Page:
Sir Clive Sinclair his time and legacy

  •   8 min reads
Sir Clive Sinclair his time and legacy

Sir Clive Sinclair, once famous as a boffin who changed the UK computer industry, died on September 16th, aged 81. Let’s consider his legacy and recall the revolution he sparked.

Back in 1984, the TV series Spitting Image ran a sketch based on Sir Clive Sinclair. Apologies in advance; this is from memory; a Google search drew a blank. It went along these lines:

Sinclair puppet: “We have developed the world’s first-ever silicon penis. It is a hundredth the size of a human penis and 1,000 times more effective; the only problem with it is that it takes nine months to ‘c*m*.”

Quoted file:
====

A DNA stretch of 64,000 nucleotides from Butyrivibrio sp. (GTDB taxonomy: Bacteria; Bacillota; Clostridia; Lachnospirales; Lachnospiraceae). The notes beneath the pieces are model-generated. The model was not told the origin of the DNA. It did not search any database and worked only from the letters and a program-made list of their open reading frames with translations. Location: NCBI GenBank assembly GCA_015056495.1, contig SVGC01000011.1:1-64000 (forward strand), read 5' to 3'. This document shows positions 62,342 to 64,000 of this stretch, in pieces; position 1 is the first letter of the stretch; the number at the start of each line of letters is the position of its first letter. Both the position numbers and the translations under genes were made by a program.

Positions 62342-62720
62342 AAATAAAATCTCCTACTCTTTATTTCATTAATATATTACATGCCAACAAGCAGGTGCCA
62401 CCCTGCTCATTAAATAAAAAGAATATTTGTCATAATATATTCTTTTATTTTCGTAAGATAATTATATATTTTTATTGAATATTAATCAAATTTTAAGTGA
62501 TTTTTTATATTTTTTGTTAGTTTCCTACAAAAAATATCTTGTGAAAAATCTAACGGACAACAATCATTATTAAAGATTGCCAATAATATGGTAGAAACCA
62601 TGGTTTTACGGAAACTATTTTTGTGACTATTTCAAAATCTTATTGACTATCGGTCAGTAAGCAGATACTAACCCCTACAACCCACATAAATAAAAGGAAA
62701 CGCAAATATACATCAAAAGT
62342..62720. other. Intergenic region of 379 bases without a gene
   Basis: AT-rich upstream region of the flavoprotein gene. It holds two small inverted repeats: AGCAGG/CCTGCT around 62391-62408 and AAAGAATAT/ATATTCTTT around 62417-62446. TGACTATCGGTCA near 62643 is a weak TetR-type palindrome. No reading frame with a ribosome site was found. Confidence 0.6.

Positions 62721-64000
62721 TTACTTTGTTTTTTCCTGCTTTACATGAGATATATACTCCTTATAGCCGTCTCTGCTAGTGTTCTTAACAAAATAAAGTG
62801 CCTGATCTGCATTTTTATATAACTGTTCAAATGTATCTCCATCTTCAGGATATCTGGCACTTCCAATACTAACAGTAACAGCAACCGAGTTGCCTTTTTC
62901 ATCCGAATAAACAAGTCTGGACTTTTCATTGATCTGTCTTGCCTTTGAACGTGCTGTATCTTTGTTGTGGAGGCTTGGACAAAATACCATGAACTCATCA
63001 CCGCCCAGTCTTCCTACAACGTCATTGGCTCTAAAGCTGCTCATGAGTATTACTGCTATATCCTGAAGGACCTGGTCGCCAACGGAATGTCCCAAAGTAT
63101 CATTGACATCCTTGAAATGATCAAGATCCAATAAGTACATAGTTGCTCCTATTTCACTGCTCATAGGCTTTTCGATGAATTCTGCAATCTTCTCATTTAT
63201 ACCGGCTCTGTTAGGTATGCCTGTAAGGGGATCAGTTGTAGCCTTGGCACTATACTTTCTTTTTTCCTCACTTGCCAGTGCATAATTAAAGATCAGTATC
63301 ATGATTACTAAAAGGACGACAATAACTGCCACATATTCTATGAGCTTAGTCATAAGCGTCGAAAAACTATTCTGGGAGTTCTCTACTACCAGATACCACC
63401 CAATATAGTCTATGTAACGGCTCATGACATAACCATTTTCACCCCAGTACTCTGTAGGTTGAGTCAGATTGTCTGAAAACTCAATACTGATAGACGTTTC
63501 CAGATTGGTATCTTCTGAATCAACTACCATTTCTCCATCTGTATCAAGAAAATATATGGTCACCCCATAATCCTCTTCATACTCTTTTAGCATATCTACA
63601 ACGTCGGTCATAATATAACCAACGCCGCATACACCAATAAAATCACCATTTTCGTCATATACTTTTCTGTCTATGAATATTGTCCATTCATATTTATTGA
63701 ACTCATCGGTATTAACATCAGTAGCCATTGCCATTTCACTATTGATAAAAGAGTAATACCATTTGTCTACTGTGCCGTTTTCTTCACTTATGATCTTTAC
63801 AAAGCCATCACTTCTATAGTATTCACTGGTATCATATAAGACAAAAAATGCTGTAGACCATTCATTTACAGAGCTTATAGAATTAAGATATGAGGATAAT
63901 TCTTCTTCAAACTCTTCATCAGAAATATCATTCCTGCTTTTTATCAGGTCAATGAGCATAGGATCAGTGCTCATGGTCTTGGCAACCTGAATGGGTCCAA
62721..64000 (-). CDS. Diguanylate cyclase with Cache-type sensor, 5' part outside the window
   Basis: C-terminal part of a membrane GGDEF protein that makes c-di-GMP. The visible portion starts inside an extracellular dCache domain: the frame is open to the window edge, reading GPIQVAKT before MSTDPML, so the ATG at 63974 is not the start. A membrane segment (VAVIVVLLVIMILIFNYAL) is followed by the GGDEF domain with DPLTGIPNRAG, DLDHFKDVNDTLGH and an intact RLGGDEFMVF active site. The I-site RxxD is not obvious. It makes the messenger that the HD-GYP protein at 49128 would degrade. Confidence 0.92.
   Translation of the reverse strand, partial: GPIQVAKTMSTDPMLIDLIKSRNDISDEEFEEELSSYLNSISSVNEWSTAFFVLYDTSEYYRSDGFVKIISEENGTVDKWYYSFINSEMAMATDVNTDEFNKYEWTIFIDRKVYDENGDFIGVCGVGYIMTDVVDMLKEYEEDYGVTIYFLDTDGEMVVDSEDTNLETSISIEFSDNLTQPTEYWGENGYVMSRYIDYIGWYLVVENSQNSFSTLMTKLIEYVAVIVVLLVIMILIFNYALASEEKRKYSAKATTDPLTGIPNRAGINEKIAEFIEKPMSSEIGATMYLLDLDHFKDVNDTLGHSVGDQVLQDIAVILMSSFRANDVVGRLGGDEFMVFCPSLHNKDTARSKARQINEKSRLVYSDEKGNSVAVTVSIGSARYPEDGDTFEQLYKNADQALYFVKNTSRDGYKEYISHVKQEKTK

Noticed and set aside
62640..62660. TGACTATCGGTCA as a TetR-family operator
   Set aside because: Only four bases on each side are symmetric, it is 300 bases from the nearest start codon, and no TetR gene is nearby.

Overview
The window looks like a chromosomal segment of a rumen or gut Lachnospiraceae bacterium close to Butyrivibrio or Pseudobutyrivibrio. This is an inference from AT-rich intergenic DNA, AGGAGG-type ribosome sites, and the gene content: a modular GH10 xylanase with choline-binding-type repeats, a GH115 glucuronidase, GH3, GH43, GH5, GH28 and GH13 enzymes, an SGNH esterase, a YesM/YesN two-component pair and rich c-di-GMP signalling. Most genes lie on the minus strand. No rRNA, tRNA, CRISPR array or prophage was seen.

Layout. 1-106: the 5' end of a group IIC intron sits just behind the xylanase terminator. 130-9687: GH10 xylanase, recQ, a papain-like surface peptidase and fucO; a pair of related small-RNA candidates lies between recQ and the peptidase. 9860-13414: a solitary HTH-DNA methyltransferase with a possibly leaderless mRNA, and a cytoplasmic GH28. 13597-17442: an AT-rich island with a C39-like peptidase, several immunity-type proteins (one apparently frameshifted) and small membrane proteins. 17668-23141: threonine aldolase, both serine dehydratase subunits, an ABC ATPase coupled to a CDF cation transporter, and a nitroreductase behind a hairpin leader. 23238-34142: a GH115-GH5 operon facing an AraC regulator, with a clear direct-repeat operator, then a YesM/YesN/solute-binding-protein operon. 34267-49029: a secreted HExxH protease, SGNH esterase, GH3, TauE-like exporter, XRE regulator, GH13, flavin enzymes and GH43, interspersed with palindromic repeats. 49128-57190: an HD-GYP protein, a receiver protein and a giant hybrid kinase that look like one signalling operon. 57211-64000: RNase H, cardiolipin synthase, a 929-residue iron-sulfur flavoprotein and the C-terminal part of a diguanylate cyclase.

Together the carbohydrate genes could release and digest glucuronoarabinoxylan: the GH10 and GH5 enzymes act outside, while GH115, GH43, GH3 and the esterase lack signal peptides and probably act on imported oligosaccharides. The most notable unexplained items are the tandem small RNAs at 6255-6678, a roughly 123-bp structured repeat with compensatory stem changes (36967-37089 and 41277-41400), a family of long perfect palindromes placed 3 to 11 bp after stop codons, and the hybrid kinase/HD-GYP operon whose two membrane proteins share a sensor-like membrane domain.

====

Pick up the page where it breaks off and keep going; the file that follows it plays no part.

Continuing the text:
That was the heyday of Sinclair; popular culture saw him as a flawed genius, a man who created miracles of technology but who couldn’t keep to a delivery timetable.

The critique may or may not have been fair. At the time, people used to say he funded the business by selling computers mail-order via ads in newspapers and magazines and manufacturing them once the money was received.

Sometimes it is possible to be too visionary — the ideas might be brilliant, but technology and society must be ready for them.

If that is true, then that is quite ironic because today, the publishing world is like that — many magazines and book publishers print on demand. Indeed, Amazon often arranges the entire process. Maybe 3D printing will make the practice more common across multiple Industries.